I know that there is 6 types of draws including mutual agreement, stalemate, insufficient material, 3 move repetition and the fifty move rule, but I do not know what is perpetual check.
Perpetual check isn't a thing any more. But the idea is that one side demonstrates that they can keep putting the opponent's king in check, regardless of what the response is. Sooner or later it will turn into a threefold repetition or run afoul of the fifty move rule.
Well... Yes, it is still a thing, many top level games end in threefold repetition, but that is due to the perpetual check. So in a way, you can't draw a game by perpetual 'per se' but perpetual check can implicate threefold repetition occurring.
FIDE Laws of Chess do not recognize "perpetual check." They only recognize a case where the same position appears 3 times on the board. If it does, the player about to make the move that will cause it to appear for the 3rd time may claim a draw, but must do so before he makes his move. Once he makes his move, he no longer has any rights to claim a draw, because this can only be done while the player is still "on move". Once he moves, his opponent is "on move".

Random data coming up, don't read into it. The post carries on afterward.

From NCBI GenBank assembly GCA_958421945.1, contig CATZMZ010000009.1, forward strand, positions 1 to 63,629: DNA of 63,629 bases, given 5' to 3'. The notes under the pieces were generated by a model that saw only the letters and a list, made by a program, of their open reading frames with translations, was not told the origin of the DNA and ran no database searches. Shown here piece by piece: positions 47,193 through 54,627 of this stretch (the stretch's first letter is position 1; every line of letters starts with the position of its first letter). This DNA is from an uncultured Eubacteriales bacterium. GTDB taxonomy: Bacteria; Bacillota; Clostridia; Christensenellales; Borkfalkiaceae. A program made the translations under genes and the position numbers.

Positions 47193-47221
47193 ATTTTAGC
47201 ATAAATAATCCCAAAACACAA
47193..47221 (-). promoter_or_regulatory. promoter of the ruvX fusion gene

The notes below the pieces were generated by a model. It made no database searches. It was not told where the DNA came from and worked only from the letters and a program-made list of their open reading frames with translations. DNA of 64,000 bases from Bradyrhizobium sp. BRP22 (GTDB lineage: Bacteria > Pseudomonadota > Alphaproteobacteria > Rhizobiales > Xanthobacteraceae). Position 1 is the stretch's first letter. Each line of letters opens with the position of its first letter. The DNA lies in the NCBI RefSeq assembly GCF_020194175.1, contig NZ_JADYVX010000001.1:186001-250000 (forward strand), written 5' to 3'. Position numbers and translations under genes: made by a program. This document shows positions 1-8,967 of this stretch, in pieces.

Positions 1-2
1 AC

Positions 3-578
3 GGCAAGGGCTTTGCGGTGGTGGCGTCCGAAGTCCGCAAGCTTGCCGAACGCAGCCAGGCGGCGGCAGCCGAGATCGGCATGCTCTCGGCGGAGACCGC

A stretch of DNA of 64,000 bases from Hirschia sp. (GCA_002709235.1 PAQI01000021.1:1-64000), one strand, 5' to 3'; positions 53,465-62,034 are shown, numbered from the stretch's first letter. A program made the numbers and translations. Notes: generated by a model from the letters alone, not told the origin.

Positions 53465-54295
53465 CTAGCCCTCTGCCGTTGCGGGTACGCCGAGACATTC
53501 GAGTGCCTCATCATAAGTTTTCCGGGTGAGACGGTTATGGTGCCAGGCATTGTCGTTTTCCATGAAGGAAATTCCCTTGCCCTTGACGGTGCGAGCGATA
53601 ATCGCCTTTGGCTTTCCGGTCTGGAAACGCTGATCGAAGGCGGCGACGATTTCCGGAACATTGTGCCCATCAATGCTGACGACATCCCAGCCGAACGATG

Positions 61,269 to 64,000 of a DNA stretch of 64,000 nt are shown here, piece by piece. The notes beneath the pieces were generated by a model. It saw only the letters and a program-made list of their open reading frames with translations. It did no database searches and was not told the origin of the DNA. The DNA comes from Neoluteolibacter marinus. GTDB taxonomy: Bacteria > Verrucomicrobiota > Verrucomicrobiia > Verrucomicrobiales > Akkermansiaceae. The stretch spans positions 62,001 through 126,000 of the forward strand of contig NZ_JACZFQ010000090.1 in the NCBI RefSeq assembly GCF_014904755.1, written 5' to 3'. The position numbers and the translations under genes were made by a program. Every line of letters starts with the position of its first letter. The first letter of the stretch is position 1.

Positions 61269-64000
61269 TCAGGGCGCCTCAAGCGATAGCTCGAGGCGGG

The term "Threefold Repetition" is widely used, but misleading. Many players take it to mean what it seems to say, that a repetition has occurred 3 times, i.e. the position occurred once (no repetition), then again (1st repetition), then once again (2nd repetition; draw claim already available), and then one more time (3rd repetition, but 4th occurrence of the position; draw claim still available). It's quite possible that 2 repetitions may occur, but the opponent may then vary to avoid a draw claim, in which case the 3rd repetition would not. If this came about, the player who wanted to claim a draw missed his chance, and he won't get another.
It pays to understand the rules, not just know what people call them.